Edited by Tim Hall and Vincenzo Scalia
Chapter 7: Transnational governance and cybercrime control: dilemmas, developments and emerging research agendas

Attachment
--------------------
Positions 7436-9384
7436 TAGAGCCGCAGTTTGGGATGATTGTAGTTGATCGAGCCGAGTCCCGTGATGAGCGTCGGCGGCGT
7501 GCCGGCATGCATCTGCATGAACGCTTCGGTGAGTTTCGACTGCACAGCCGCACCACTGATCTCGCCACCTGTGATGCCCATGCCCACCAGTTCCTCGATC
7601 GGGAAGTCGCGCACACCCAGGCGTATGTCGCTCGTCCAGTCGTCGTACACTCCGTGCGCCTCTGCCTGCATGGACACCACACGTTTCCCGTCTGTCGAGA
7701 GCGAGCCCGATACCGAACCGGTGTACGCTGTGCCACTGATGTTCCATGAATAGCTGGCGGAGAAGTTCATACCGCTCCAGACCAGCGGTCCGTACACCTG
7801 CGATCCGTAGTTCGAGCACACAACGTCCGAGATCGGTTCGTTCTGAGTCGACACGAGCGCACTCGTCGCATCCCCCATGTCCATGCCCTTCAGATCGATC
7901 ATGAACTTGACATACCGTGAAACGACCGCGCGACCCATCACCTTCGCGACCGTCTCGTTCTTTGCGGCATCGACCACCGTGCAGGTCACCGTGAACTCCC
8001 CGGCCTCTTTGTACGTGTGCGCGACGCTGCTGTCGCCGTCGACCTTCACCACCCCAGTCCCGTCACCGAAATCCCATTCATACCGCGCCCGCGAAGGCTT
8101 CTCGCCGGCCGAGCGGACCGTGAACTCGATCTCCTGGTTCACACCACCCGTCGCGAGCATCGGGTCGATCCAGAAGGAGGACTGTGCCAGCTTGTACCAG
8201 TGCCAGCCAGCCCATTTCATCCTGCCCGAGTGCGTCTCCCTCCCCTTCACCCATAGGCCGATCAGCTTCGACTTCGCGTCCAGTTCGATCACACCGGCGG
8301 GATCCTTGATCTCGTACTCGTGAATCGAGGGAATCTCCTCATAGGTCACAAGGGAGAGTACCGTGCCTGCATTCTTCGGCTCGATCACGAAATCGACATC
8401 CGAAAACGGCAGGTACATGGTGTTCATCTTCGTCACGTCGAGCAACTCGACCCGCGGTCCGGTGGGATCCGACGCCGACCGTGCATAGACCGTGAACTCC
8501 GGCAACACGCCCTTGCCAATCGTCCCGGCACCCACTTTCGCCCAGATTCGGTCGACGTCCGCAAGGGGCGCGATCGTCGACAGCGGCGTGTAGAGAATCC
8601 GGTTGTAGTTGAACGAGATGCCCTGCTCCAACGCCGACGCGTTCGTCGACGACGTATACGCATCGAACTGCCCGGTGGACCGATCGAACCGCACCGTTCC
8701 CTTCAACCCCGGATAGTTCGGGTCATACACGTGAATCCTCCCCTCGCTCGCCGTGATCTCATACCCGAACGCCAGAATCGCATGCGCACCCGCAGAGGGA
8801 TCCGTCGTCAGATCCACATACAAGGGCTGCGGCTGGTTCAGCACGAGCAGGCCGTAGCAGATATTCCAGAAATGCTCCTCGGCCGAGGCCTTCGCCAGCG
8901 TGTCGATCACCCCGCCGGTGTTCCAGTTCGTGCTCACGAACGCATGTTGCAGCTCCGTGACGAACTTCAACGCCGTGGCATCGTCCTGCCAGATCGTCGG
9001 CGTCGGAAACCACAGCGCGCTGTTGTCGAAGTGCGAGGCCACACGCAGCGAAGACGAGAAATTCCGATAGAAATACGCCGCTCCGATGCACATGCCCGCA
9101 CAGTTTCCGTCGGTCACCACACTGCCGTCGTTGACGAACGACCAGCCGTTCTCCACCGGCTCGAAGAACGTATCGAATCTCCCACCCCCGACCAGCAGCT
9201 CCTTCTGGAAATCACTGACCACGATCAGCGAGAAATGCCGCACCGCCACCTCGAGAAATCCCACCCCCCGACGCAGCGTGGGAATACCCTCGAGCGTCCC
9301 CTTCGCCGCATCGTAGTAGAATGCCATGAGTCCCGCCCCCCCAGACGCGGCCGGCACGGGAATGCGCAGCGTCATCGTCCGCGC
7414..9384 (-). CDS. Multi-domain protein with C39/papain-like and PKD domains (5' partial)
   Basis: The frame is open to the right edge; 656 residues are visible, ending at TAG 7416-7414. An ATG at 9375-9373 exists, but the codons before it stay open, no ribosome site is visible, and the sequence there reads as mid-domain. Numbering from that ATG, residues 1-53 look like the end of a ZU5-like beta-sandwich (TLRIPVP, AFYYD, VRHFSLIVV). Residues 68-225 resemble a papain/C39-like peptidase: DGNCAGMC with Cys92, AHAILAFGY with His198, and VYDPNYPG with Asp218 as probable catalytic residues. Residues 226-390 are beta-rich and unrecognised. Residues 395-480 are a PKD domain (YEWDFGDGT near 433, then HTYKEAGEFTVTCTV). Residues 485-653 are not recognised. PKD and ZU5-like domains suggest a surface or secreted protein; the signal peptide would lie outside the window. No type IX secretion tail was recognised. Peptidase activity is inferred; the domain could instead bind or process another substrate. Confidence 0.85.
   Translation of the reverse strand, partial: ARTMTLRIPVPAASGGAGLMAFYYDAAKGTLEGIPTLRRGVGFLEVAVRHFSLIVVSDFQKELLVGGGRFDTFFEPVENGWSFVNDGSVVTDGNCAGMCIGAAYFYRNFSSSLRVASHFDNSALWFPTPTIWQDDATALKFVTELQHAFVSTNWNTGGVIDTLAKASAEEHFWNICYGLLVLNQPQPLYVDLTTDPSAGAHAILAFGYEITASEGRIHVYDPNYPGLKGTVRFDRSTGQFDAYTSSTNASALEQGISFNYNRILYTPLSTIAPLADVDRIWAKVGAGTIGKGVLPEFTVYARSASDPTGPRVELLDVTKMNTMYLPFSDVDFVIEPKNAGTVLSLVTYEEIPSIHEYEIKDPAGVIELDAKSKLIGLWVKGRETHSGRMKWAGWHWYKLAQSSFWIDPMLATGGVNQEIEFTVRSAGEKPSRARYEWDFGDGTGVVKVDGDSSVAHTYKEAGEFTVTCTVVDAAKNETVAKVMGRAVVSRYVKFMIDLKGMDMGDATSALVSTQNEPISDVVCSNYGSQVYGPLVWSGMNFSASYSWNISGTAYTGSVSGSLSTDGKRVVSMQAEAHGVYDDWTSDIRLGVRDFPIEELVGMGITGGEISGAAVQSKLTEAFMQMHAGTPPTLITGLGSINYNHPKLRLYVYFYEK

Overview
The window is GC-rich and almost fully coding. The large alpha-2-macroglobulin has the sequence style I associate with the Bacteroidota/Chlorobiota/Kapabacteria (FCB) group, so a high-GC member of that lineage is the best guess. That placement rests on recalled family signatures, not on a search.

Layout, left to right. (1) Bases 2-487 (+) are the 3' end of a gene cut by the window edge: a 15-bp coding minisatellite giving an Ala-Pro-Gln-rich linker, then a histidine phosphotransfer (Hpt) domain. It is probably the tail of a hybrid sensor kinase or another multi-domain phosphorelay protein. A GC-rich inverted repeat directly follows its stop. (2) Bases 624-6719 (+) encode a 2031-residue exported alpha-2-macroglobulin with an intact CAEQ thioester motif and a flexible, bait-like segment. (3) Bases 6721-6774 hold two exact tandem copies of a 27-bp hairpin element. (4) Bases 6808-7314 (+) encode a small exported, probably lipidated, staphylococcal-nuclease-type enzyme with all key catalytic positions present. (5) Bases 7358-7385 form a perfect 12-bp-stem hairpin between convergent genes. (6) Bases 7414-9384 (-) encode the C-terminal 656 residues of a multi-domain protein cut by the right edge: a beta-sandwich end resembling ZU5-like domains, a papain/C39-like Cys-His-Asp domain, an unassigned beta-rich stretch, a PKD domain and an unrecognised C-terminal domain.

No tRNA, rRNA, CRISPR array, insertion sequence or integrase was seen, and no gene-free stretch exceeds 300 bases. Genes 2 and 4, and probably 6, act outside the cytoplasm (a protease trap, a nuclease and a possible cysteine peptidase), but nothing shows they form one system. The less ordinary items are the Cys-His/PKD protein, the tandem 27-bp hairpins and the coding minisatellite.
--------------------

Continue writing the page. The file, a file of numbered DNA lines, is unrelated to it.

Two areas of criminological literature, addressing respectively globalization and cybercrimes, often converge upon the assumption that global integration via electronic communication networks has transformed the contours of criminal activity, unleashing a flow of crime problems that transcends borders and overwhelms attempts to establish control. Such assessment is nowadays commonplace in both criminological discourse and in wider popular and political consciousness. This chapter takes stock of the current contours of global cybercrime and seeks to critically assess (and perhaps challenge) the claim that the processes underpinning it either go unchallenged or are irreversible. In a turbulent period where reactions against globalization are gaining political and popular traction, it is necessary to consider how reassertions of national sovereignty on the economic, political and legal planes might impact upon global flows of illegal and illicit communication, and in turn may reshape efforts to criminalize and control a range of online practices.
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